From the archives: The amplifier designer hall of fame (part #5) – Musical Fidelity

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Editor McCauley in conversation with Howard Popeck:

Okay. Got it. But can we return to the mercurial Mr. Michaelson at some point today?

Possibly. Possibly not. Depends on what your questions are. Some matters are strictly off limits. He is though a bit of a hero for me frankly. (HP makes direct eye contact as if expecting a challenge to his statement)

I'm getting to think that in some respects, the title of this interview is a bit ..... well ..... ironic.

How?

Well … The amplifier designer hall of fame. I'm thinking that hall of fame should be in quote marks and italics. Am I right?

In a way, yes.

Because ….. ?

As I alluded to earlier today, not everyone who claims to be a designer is necessarily a designer in the generally accepted sense of the word. What’s claimed, and what is the reality don’t always overlap.

So from your perspective, looking at Mr. Michaelson, what sort of hero is he to you?

Entrepreneurial hero – primarily.

More so than, say .... electronically?

Yes – but that’s based on impressions. I don’t have the ability to make a judgment re his or anyone else's electronic prowess.

But many do!

Ah, the armchair generals; the online critics. Those that draw erroneous conclusions based on the public face, personality of the public face of the company. This failing is understandable, but is neither rational nor objective.

Back to Mr. Michaelson re this?

No, I'm thinking here of Steve Jobs. Some might conclude, without delving deeper is that he is the designer of my new I-Phone 4. I very much doubt these days he fiddles about with components and soldering irons. He’s a concepualiser as I perceive it. Many but by no means all of the amp designer heroes ….. yes, I agree that heroes should be in italics and quote marks …. do not in many minds conform to the norm.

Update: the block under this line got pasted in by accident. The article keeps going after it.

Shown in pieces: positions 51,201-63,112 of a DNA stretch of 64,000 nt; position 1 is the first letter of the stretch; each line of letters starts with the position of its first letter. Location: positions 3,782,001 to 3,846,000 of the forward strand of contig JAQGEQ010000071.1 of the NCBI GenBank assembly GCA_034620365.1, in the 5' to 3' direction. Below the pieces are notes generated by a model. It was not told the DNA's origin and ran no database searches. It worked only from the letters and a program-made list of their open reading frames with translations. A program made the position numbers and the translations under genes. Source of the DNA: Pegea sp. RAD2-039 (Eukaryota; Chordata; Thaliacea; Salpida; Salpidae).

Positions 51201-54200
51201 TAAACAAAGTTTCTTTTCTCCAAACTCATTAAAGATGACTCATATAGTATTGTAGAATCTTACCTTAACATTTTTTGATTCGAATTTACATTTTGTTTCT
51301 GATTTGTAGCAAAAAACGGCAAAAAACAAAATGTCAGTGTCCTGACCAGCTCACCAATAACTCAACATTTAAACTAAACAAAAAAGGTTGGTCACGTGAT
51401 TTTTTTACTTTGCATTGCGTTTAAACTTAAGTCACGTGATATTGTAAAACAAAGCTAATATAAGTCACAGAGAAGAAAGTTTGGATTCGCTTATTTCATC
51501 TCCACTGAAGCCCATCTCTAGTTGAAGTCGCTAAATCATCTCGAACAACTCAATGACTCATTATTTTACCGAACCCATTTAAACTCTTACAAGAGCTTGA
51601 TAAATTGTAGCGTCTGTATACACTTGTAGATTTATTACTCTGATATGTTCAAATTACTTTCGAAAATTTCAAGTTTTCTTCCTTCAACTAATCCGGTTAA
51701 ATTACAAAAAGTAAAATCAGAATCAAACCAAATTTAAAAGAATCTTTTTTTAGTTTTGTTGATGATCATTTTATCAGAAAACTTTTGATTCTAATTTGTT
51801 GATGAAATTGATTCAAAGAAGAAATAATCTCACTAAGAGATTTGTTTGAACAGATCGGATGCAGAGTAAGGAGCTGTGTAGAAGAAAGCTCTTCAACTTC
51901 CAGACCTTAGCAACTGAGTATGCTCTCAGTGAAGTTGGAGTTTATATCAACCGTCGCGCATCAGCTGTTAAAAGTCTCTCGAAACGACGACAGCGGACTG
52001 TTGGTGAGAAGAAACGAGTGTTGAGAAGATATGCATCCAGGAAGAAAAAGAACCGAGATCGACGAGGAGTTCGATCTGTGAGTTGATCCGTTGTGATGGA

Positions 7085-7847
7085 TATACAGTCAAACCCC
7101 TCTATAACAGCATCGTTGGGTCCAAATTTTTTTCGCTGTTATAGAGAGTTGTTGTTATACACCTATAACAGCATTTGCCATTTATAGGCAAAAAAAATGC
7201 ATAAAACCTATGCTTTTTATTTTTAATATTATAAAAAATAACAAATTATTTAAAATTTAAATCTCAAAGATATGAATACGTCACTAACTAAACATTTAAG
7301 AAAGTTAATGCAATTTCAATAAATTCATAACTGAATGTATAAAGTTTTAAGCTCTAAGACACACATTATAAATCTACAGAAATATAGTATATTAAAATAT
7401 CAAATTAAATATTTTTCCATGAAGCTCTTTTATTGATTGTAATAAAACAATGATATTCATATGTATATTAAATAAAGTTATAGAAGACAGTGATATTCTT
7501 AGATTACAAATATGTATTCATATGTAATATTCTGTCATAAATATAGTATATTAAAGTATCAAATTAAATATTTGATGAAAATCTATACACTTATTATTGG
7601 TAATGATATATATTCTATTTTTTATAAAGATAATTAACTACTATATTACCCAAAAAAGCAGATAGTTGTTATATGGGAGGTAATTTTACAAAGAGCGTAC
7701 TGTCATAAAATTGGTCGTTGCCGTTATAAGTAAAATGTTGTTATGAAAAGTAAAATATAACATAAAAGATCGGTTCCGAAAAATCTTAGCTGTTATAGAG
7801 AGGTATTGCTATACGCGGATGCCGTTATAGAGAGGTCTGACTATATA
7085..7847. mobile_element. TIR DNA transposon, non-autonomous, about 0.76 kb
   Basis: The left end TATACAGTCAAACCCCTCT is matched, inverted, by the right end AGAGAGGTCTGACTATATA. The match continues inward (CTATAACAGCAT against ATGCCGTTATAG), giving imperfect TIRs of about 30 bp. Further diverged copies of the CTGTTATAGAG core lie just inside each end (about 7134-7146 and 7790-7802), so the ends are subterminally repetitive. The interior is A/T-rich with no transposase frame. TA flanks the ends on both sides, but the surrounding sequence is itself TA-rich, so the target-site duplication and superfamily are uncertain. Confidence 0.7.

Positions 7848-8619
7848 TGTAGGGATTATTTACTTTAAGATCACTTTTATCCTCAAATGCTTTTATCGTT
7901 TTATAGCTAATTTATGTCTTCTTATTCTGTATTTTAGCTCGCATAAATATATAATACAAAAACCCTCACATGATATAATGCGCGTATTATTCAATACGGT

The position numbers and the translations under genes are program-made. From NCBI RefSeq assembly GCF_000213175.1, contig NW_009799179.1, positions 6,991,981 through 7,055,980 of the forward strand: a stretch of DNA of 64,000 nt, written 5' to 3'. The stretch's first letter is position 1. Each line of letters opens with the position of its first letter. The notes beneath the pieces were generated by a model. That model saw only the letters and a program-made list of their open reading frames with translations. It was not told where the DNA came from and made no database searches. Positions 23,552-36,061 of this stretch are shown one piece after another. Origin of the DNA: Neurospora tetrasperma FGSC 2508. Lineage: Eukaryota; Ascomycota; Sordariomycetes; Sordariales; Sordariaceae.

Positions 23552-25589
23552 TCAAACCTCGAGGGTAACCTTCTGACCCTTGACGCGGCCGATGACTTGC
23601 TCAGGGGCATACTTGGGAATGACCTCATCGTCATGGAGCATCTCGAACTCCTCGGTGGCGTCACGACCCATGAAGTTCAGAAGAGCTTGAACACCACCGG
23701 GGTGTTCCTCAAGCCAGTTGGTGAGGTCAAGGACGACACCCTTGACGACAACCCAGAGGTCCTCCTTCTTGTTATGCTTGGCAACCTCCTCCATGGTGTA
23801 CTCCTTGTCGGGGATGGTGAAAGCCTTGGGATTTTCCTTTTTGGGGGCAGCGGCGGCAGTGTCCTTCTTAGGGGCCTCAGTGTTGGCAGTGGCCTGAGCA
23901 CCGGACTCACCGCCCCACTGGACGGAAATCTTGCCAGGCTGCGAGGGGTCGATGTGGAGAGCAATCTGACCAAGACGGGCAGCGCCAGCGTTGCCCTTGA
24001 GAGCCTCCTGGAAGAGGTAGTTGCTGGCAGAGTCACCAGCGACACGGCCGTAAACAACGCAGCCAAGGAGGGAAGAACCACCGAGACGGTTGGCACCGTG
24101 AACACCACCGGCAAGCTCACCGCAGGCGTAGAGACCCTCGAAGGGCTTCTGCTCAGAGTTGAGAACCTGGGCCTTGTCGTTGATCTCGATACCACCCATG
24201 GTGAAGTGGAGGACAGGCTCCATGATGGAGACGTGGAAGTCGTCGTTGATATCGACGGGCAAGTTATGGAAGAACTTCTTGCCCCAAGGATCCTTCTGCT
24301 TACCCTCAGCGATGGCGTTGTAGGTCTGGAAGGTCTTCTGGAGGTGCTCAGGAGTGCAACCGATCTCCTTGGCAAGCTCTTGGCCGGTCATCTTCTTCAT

You resigned and yet you still it seems have a regard for him. Why?

Because I knew him in the very early days. He really did start from nothing. He had nothing. Well … I say that but of course I’m talking about financial resources. What he did have was burning ambition, drive, vision, focus and a deep love of both music and money – although not necessarily in that order.

And you supported him I believe.

I was his first retailer.

Why you? I heard it was because nobody else would deal with him after the TVA / Michaelson Austin debacle.

In his 25th anniversary brochure he did say something along the lines of me giving him a helping hand when many others wouldn't – or something to that effect – which was nice. I'd been a very successful TVA retailer; less so with M&A. I knew what I was dealing with. I was in those days as abrasive as he was. Dialogues were, to say the least, interesting. We certainly caught each other's attention. No doubt about that.

The era of 'The Preamp' then?

From memory, built in his garage in Finchley. The thing was .... that the first two batches sounded terrific, as good as anything I'd heard at that time. Well, almost.

Looked like crap though

Indeed

So what happened then?

I became, so he told me, his most successful UK retailer and remained so for some while apparently.

And then you resigned

And then I resigned

Why?

Neil, Neil .... that's confidential, uninteresting and irrelevant. That's a closed book.

And now?

Let’s move on shall we? (HP slightly irritable, but keeps it under control) He and I haven't been in sustained contact for some years. Through these years though and no doubt will again. He's multi-faceted. I can make time for some of those facets.

But can we come back to him. There’s a fascinating story there isn’t there?

Maybe. I’ll discuss more if there’s time and I’m not going to break any confidences.

Continues next tomorrow

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